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Saturday, April 9, 2011

Los Caprichos de Goya


Francisco José de Goya y Lucientes (Spain 1746 - France 1828) Born in rural Aragón in 1746 and educated in Zaragoza, Goya was exposed to the artistic world from an early age. His father was a gilder, working on important projects including the construction of Nuestra Señora del Pilar, one of the largest churches in Europe at the time.





At the end of the 18th century in 1799, Francisco Goya at age of 51, shortly after a serious illness that left him deaf, began to work on a series of 80 etchings known as “Los Caprichos” (the caprices) that influenced artists and writers into the 20th century, particularly the Surrealists.
The images are a blend of two techniques: etching and aquatint. In particular Goya's use of the aquatint process, lend to the images a strong contrast between dark and light that provides a distinctly mysterious and dark quality to the work.





In the  collection, the Aragonese artist offers images satirising the court, the army, and the hypocrisy, ignorance and corruption of the ruling classes.The criticisms are far-ranging and acidic. He speaks against the predominance of superstition, the ignorance and inabilities of the various members of the ruling class, pedagogical short-comings, marital mistakes, and the decline of rationality. Some of the prints have anticlerical themes. Goya was a sharp social satirist!

When first published in 1799, Los Caprichos did not receive a particularly favourable reception. Of the two hundred and forty copies printed, only twenty seven were sold making the project somewhat of a financial disaster. The reason for the complete failure has never been established; however, later correspondence suggests that the rapid withdrawal from sale of the series may have been due to the critical nature of the subject matter provoking the ire of the Inquisition. In  many of the Caprichos he had attacked the practices of this outmoded institution of the middle ages The plates from the series and all unsold copies were eventually donated to the Royal Calcografia in 1803 in return for a pension for the artist's son.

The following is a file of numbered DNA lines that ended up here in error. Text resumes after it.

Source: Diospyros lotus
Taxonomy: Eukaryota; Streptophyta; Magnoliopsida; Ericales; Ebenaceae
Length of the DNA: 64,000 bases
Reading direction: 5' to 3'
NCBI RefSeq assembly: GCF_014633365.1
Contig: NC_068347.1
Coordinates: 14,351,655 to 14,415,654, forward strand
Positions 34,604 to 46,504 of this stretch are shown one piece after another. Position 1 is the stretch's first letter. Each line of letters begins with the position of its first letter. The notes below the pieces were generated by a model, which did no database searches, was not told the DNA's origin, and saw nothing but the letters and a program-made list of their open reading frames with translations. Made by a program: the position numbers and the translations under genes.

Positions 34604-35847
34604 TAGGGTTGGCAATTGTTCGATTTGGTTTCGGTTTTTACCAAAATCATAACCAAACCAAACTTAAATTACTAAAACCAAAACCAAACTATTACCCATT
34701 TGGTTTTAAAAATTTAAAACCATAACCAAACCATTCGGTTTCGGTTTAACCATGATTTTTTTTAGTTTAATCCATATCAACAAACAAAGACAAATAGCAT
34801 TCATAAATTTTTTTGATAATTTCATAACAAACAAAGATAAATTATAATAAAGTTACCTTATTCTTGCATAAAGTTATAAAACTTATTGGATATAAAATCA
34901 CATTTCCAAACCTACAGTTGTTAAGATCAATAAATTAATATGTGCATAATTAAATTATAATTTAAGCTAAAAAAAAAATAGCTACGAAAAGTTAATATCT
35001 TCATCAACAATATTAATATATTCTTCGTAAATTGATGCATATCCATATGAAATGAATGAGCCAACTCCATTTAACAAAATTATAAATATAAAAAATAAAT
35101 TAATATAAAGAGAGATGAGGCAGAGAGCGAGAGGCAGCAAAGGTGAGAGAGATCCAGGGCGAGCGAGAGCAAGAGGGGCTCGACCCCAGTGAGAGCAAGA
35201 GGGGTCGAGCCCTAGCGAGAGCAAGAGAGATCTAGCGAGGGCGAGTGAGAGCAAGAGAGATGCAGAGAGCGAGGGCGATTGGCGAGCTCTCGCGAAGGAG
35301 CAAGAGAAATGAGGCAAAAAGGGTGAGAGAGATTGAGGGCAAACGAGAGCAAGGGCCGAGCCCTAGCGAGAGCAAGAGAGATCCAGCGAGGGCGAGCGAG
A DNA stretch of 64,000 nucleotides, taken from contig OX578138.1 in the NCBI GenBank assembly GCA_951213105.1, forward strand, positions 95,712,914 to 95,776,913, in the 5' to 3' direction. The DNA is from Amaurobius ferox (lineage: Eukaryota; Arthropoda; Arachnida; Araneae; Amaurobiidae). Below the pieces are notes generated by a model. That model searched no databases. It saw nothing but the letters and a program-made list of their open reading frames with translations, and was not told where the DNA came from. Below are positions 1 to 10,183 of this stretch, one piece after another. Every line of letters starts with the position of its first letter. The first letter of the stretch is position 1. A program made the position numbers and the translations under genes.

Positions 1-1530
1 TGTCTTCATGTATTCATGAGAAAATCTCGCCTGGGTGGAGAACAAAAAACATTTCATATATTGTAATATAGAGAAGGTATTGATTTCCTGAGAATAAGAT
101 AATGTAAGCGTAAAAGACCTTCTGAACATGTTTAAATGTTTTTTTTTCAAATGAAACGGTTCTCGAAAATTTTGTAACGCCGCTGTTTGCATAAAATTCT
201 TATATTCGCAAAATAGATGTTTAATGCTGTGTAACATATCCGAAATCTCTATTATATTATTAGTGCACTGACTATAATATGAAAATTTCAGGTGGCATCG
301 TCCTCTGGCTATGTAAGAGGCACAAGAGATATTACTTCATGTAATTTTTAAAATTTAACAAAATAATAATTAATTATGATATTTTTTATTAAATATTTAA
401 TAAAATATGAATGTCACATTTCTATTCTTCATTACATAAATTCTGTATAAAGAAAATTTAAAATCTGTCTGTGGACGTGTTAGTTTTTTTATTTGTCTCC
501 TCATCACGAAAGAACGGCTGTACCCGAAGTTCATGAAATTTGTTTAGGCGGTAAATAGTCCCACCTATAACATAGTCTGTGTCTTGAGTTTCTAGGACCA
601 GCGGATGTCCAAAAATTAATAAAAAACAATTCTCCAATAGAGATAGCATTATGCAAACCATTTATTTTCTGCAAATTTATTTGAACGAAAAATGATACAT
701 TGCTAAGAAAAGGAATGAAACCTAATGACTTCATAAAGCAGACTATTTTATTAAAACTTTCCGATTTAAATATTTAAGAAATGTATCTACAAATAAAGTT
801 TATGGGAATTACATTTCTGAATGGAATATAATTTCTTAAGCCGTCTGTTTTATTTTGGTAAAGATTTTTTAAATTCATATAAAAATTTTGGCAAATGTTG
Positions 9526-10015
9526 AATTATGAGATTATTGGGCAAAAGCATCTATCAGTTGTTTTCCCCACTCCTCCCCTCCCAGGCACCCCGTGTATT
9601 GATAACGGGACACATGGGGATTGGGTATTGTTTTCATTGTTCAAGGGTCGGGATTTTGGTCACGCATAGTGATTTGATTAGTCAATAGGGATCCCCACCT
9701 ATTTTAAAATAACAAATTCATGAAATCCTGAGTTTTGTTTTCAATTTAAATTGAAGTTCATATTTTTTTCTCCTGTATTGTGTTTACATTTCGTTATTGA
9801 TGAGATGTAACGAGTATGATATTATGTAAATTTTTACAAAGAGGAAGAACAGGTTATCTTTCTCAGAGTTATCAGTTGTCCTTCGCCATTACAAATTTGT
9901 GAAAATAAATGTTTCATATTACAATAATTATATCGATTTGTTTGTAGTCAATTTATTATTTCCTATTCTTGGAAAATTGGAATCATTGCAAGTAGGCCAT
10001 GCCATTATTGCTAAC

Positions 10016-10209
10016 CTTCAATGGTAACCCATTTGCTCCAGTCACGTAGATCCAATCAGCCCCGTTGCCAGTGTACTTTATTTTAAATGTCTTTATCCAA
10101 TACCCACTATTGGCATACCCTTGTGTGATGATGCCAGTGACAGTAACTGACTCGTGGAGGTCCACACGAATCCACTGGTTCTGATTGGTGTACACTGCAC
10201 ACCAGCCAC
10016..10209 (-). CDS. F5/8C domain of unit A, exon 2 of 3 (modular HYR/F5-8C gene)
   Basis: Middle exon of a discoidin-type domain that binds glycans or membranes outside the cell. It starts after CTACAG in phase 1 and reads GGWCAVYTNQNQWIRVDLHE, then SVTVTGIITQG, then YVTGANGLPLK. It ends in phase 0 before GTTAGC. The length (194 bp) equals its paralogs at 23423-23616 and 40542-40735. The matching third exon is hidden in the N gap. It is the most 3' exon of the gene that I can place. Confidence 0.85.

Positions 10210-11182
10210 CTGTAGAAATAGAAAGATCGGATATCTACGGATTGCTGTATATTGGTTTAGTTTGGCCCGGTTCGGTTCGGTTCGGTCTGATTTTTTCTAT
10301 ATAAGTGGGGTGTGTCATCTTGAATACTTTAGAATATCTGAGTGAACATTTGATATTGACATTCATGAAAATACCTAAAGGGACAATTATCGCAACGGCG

Los Caprichos made him persona non grata in Spain with the inquisition. Spain had become an unhealthy place for Goya to live in. Accordingly, in his late seventies he packed his paints and brushes and move do France to end his days in exile in the city of Bordeaux.
  

Goya added brief explanations of each image to a manuscript,  these help greatly to explain his often cryptic intentions, as do the titles printed below each image. The informal style, as well as the description of contemporary society found in the collection, makes them  and Goya himself , a precursor to the modernist movement almost a century later.






All 80 of these works are celebrated at a small but perfectly formed free exhibition at the INSTITUTO CERVANTES.
62 Visconde de Ouro preto St in Botafogo neighbourhood.

For further information http://www.riodejaneiro.cervantes.es/




Rio 23°C/73°F
Thunder and windy!

2 comments:

  1. Love the post! I'm feeling sad that i cannot be there to see and love my city! Thanks to keep me posted! beijossss

    ReplyDelete